Quing, the local charity which helps people dealing with trauma, addiction and mental health issues is fighting the growing mental health crisis which has seen the island become one of the suicide hotspots in Europe. The island had 18 suicides in 2020, a suicide rate of 21.5 per 100,000, over double of that in the UK, where this figure was 8.9 per 100,000.
Graham Clucas, who founded Quing just over three years ago and with minimal external funding, says similar community based peer mentoring organisations have been proven to succeed in the UK in both helping people who need it most, whilst also reducing the cost to the taxpayer.
Quing’s recovery capital model is built on an ethos of building individual’s;
Positive social connections – having healthy relationships
Understanding of local culture – what is the dominant culture of where you live, be it religious, conservative or liberal
Personal Capital – how do you cope with life’s challenges and inner resources you have.
Material capital – physical resources which includes having a home to live in and access to transport
Political capital – how much do you feel in charge of your environment, do you feel like your voice is heard
Graham noted how a similar model ran by the NHS to Quing in the UK with an average cost of £250,000 to £300,000 per year. The first project included 100 people who in the year before had taken up 4,500 unplanned hospital bed nights between them. After just one year, this had fallen to 450 planned bed nights and the scheme was later shown to have saved £2.5m across the emergency services through a decrease in call outs and hospital care for the individuals involved in a single year. Another similar model in Blackpool, evaluated and supported by expert Professor David Best, which included 50 repeat offenders showed a 94% reduction in their reoffending.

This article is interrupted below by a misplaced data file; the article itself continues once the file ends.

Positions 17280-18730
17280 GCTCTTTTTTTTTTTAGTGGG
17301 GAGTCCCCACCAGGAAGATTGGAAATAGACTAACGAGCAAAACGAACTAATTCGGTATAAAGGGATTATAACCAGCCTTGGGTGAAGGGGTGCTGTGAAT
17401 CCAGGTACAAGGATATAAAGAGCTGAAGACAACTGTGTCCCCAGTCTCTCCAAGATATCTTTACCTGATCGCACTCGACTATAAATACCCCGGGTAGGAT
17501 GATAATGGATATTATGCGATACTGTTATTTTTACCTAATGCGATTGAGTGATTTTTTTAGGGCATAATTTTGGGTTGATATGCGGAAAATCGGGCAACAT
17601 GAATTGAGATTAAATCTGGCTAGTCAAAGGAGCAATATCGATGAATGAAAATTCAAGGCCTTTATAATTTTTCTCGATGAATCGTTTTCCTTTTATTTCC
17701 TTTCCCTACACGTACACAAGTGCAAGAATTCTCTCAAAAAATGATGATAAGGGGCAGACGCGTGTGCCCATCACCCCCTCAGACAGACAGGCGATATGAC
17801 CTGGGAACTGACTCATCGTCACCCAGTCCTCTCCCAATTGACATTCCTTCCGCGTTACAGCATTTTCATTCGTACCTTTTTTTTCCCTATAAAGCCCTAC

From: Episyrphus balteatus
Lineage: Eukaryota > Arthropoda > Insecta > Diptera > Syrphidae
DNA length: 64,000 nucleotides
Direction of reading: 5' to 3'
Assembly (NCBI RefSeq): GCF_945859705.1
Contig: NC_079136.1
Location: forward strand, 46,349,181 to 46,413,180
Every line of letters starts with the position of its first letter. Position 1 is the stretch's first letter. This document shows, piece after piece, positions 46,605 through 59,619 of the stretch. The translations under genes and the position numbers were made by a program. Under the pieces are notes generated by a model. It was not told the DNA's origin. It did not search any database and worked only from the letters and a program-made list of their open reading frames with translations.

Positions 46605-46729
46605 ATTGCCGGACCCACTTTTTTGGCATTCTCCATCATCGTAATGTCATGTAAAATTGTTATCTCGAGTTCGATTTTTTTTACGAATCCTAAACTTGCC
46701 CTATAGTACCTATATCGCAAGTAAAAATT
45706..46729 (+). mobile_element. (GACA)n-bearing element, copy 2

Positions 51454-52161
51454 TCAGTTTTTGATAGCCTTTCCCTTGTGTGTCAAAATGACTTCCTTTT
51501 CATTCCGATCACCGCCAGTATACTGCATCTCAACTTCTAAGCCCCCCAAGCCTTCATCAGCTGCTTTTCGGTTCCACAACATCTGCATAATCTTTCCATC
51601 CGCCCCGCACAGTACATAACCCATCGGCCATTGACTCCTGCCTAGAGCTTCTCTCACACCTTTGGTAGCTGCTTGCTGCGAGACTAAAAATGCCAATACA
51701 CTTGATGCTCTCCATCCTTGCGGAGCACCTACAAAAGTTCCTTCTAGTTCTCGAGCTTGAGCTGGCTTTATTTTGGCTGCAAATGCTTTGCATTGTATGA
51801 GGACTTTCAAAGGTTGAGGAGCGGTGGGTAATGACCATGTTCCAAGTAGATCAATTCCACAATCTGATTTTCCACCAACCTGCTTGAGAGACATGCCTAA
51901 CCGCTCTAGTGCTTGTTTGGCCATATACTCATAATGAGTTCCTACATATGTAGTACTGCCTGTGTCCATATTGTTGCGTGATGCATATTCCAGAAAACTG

People who engage with recovery focused peer mentoring are also more likely to volunteer with community groups, attend fewer GP appointments and take up what Graham describes as ‘active citizenship’ by working to help themselves and others.
Quing, which is based at the former St Thomas’ School on Finch Road in Douglas, has seen 101 different people attend meetings and that almost half of them had started coming since it ended. He said Quing had, across its meetings, seen 1,400 visits over the 6 months post lockdown, which was double the number in 2019. He told Gef that he believes peer mentoring charity is growing in numbers due to failings in the island’s mental health service.
Graham said that the method of curing mental sickness with pills, is one which is outdated and ‘only delays’ people facing up to the trauma which underlines their ill health, addiction or in some cases criminality. Quing believes that its work is at a critical point to avoid a worsening situation, but is facing a funding crisis, even though as little as £10 donation from each member of the island’s population would save lives and start to reverse the mental health crisis on the Isle of Man.
Graham said: ‘Quing is about people co-creating their future. Instead of being told what to do, it’s about what you want to do and co-creating your wellbeing and that of the community you are part of.’
Some of the Quing community who have benefited from its methods have agreed to share their personal stories with Gef and we will be sharing these on our website and social media pages. In the meantime you can find more about Quing, and how to donate to them here.